On Tuesday, October 27, 2020, Major General Jonathan R. Burton was laid to rest with military funeral honors and funeral escort at Arlington National Cemetery. Burton passed away at the age of 99 in Tuscon, Arizona on May 29, 2019.
Burton enrolled in the ROTC Horse Cavalry Division while at Michigan State University and moved to Fort Riley, Kansas, headquarters of the U.S. Cavalry School, upon graduation. When the U.S. entered World War II, Burton and his regiment were shipped to Australia to prepare to fight as infantry under General MacArthur and from there he was shipped to New Guinea.
After the war, Burton returned to Fort Riley where he taught advanced horsemanship. Burton was selected for the United States show jumping team at the 1948 London Olympics and the United States three-day eventing team at the 1956 Stockholm Olympics - he missed the 1952 Games because he was serving in the Korean War at the time. In 1953, Burton helped organize the first continuous horse trials in the U.S. along with Margaret Lindsley Warden and William Haggard and had the honor of writing the first rulebook for combined training.
General Burton served two and a half years in Vietnam with the 1st Cavalry Division as a brigade commander and as an assistant division commander. His decorations include the Distinguished Service Medal, Silver Star, Legion of Merit (1st OLC), Distinguished Flying Cross (2nd OLC), Air Medal (V Device & 54 OLC), Purple Heart, and Army Commendation Ribbon. After 33 years of service in the U.S. Army, Burton retired as a Major General, last as commander of the 3rd Armored Division.
Burton's contributions to the eventing community are innumerable and included serving as Executive Vice President for the U.S. Equestrian Team for 10 years and as President of the U.S. Combined Training Association (now United States Eventing Association) from 1985-1987. He was also a member of the group that established the North American Young Rider Championships in the 1980s. He worked as an FEI judge, technical delegate, and steward until the age of 92. He was inducted into the USEA's Eventing Hall of Fame and the US Dressage Federation Hall of Fame.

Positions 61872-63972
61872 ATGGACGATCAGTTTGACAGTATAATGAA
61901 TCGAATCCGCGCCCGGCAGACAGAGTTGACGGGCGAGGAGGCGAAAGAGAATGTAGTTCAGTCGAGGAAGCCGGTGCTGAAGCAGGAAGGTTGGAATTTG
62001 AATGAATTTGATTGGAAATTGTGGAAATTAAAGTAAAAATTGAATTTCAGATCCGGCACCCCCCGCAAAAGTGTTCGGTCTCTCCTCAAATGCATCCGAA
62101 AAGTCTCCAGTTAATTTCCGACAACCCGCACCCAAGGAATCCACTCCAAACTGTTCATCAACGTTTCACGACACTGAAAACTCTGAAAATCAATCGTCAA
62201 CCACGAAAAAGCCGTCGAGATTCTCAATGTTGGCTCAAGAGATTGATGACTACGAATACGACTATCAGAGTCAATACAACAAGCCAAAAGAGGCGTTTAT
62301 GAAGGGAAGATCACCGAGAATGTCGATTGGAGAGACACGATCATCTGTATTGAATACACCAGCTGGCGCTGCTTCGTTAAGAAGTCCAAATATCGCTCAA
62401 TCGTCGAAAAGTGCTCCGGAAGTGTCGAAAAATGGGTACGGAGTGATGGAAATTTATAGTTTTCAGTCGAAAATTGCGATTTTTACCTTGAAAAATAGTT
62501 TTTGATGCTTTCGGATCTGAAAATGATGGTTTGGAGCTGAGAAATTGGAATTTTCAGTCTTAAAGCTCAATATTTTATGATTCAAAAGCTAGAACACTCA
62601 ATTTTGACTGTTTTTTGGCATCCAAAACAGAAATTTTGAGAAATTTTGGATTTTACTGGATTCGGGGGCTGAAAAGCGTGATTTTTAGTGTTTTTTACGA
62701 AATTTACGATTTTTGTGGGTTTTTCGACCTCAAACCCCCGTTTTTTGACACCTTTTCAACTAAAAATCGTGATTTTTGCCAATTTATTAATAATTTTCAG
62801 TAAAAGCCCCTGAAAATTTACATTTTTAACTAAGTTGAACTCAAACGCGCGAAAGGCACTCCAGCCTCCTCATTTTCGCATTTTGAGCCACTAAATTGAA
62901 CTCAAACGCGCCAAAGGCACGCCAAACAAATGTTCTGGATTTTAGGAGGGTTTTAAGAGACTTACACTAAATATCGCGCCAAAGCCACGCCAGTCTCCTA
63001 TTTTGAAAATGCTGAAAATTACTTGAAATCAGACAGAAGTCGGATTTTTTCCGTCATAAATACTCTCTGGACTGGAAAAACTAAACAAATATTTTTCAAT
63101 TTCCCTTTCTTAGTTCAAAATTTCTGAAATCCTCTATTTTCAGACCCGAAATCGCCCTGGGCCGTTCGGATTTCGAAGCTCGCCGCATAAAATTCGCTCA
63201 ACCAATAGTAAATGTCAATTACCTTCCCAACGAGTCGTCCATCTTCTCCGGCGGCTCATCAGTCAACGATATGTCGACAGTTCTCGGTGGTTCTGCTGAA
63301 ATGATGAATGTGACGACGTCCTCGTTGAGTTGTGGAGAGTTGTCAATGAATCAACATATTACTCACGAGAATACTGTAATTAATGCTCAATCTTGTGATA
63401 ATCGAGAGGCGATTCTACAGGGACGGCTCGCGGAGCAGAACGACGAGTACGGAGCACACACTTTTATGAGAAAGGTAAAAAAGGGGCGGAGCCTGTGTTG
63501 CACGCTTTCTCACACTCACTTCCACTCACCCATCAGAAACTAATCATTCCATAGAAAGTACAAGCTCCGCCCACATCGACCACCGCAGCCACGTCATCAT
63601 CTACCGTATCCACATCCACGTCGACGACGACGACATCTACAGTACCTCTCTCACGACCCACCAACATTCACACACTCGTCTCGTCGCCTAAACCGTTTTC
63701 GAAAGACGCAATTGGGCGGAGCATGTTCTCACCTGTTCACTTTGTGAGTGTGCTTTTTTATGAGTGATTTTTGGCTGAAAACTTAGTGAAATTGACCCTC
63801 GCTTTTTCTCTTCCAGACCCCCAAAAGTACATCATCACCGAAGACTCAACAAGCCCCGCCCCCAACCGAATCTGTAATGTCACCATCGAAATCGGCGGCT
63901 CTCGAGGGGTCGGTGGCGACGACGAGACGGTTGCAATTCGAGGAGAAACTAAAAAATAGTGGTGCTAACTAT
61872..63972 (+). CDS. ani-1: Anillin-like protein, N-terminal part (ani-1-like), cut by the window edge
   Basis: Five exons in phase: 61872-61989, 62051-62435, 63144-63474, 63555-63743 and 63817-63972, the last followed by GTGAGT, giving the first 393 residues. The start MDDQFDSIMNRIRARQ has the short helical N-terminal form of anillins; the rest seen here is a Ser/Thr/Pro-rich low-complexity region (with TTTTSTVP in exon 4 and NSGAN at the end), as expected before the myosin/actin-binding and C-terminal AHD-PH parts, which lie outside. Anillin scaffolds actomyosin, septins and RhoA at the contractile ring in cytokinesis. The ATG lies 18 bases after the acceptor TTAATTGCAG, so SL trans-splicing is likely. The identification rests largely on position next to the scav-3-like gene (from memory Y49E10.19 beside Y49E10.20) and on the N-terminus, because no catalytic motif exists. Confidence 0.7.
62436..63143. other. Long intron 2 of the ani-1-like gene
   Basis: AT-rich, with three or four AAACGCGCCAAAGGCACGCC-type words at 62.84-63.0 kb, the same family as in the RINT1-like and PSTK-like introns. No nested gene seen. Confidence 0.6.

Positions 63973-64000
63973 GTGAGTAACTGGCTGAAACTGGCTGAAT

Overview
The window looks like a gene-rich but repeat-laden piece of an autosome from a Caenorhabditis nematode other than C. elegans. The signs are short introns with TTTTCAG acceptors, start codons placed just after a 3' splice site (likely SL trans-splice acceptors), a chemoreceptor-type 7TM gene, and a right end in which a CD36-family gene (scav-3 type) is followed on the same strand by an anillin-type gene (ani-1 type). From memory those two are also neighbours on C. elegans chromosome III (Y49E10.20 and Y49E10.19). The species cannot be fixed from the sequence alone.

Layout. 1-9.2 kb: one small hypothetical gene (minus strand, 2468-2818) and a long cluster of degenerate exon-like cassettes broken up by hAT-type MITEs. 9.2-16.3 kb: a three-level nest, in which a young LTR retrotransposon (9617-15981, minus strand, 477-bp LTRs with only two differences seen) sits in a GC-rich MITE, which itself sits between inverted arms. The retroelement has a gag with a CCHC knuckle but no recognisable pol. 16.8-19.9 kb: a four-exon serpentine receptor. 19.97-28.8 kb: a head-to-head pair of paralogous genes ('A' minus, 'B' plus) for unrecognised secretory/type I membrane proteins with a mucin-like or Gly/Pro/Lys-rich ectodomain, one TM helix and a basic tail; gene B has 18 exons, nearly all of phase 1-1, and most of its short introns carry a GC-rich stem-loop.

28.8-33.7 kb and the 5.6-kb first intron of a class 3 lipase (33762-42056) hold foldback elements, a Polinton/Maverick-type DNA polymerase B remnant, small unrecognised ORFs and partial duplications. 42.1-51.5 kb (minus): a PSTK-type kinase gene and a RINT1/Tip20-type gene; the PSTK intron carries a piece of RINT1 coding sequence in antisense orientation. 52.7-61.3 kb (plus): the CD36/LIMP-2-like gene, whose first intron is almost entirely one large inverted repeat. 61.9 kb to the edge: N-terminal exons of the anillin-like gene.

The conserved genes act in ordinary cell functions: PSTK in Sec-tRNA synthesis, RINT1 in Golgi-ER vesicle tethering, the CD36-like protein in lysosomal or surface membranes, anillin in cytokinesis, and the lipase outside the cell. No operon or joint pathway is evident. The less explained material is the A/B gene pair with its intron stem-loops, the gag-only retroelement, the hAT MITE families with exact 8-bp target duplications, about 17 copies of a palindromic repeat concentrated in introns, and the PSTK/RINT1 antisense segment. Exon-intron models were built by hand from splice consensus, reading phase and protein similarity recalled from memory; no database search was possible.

All photos by Ricky Gibson/Dogwood Productions.
A case of EHV-1 (neurological) has been reported in Ocala, Florida, similar in nature, but unrelated to the neurological strain of EHV-1 impacting Valencia (ESP) and other European countries. The horse was not shipped from Europe and was not on show grounds at the onset of symptoms. USEF is working closely with the Florida Department of Agriculture and state authorities who are completing contact tracing and identifying the potential source of the virus exposure.
Five-star eventer Kim Severson taught a show jumping clinic in January at Milestone Sport Horses in Lovettsville, Virginia where she instructed riders on the importance of forward riding for successful jumping. In this exercise, which Severson progressively adds additional pieces to, riders are instructed to focus on the quality of their canter.
On Wednesday, March 10, 2021 at 7:00 p.m. Central time, join Eric Dierks for a live stream interview with David O'Connor. David was an alternate for the 1988 Summer Olympics, and riding Wilton Fair, was part of the U.S. team at the 1990 World Equestrian Games, where he placed 35th individually and the team finished fourth.
Billy Jackson was introduced to horses at a young age through his local 4-H program. “One of my mom's close friends was a large animal vet and she really encouraged me to stay with it,” Jackson said. As an adult, he is a Marketing Project Manager, and when he’s not at work, he’s a lower level eventer based at Poplar Place Farm.